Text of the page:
With India estimated to generate 25,000 tonnes of plastic waste every day, media professional Abhimanyu Chakrovorthy, 31, has set off on a 10,000 km crowdfunded motorcycle expedition through India and five neighbouring Southeast Asian countries to spread awareness of its pernicious effects and to encourage people to shun its use.
“I have always been conscious about issues such as climate change and wildlife, and I used to practise the concept of outdoor ethics called ‘Leave No Trace’ in the Himalayas where you pick up your own waste and dispose it off properly.
“I am also a motorcycle enthusiast. So this presented a unique opportunity to merge my two passions. So I’m travelling New Delhi to Myanmar, Thailand, Laos, Cambodia and Nepal, covering more than 10,000 km, to raise awareness about plastic pollution,” Chakrovorthy says.
Through tie-ups with NGOs and schools in the five countries, Abhimanyu has planned beach and city clean-up initiatives and will conduct short sessions/presentations with them on the global scenario in plastic pollution and what India is doing to fight it. “I’ll share knowledge about India’s waste management system, and also learn from them their solutions to the plastic pollution problem. Some of these countries have taken affirmative action on plastic and I want to understand more of what and how they’re doing it. The focus of my work will be on reducing, reusing and recycling waste as much as possible. Through this trip, I plan to document plastic consumption in these countries and their waste management processes,” Chakrovorthy explained.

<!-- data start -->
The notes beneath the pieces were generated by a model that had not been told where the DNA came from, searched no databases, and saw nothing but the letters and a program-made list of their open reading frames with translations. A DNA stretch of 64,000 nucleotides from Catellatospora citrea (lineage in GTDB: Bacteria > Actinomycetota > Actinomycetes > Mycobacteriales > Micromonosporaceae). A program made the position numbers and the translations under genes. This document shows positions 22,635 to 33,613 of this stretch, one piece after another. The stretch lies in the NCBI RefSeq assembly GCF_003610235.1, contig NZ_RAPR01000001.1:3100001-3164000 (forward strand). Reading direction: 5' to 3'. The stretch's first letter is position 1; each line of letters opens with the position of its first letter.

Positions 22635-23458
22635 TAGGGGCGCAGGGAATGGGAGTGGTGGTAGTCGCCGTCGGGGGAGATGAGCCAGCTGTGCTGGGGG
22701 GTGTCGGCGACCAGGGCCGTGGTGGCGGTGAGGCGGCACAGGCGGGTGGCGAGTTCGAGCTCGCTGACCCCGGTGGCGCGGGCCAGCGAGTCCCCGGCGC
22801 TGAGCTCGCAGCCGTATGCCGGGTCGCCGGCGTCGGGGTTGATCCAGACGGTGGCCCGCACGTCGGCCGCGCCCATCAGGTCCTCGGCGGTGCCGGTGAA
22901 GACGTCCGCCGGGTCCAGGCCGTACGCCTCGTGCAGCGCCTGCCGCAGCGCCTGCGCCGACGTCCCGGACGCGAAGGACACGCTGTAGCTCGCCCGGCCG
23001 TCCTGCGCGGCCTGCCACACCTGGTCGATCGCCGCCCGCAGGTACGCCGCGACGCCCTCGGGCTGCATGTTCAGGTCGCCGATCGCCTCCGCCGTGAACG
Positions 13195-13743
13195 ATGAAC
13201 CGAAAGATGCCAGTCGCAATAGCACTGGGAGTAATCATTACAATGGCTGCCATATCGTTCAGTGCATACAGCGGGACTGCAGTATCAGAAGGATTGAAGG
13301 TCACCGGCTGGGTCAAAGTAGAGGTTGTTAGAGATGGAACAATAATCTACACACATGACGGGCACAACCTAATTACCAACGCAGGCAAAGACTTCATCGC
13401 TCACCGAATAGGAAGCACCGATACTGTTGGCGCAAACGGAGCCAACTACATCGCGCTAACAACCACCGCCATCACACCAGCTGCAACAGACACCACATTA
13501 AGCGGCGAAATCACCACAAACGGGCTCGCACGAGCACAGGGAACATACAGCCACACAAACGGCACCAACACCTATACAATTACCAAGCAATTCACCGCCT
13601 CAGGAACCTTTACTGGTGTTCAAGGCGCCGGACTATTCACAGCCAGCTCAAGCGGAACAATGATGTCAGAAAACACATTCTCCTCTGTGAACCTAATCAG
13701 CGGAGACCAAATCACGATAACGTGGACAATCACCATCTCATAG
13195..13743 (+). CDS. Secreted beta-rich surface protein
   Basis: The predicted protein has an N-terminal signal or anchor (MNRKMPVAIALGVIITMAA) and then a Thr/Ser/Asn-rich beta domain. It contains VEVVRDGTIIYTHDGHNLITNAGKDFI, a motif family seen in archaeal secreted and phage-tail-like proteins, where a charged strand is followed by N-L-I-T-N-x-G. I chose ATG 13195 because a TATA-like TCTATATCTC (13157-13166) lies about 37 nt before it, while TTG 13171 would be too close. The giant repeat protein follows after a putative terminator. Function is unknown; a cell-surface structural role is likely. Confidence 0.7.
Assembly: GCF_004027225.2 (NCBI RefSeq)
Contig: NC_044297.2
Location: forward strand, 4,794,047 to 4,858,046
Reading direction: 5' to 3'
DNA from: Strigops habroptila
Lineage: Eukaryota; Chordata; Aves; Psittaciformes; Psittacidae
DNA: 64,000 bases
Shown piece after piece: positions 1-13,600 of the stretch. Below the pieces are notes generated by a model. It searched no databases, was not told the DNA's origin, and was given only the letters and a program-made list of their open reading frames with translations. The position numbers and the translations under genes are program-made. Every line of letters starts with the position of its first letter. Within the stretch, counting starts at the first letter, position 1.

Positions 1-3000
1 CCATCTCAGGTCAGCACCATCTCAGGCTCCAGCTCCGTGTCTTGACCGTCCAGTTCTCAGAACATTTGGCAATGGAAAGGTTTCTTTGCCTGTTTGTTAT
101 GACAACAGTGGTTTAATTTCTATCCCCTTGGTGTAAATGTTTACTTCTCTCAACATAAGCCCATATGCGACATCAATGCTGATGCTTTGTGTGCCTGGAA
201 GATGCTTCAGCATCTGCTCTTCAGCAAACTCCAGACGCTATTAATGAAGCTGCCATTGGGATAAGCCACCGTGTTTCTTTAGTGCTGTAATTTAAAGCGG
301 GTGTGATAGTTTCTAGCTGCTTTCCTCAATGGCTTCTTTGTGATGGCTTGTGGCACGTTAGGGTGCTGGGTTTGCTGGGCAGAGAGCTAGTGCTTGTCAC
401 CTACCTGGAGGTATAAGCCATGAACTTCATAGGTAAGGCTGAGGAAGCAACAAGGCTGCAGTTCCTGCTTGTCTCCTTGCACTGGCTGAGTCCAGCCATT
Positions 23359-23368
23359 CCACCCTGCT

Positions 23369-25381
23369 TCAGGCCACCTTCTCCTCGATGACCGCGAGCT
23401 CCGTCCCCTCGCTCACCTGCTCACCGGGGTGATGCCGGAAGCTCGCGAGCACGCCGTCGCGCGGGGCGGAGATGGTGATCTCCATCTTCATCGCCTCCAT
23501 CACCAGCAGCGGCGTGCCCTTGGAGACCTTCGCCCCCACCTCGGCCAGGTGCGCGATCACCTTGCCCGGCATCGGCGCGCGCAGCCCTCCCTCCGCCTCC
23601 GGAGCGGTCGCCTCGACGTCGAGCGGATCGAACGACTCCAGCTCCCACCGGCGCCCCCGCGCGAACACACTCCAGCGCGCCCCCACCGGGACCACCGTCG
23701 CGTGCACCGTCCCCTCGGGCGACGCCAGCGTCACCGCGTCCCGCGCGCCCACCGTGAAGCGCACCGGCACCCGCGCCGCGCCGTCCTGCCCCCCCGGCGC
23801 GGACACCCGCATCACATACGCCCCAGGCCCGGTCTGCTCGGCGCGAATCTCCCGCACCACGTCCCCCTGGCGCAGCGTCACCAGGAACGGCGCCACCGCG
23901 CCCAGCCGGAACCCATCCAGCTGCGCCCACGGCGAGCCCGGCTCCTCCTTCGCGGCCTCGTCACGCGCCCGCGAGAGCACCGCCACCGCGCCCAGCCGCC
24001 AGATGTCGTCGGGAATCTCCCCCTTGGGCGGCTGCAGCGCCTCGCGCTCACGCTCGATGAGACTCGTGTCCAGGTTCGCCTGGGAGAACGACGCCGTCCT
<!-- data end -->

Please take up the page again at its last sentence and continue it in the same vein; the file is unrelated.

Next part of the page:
The planning, he said, had been quite a nightmare as far as cost was concerned. For instance, he figured it would cost Rs 70,000 one way through Myanmar and at least Rs 80,000 one way through Thailand.
“At this stage, a friend told me about (crowdoutsourcing platform) Milaap. This presented some hope because I couldn’t bear the cost on my own. My target is Rs 3 lakh and till now I have reached just Rs 40,000 but I am hopeful my story will resonate with people and some funding comes through Milaap,” Chakrovorthy explained.
What of the future? “I will be organising a few more clean-ups in association with embassies and institutions such as Delhi Civil Defence and Delhi Police focusing on communities and societies by asking them to moderate their consumption so that less waste ends up in our ever-increasing landfills,” Chakrovorthy concluded.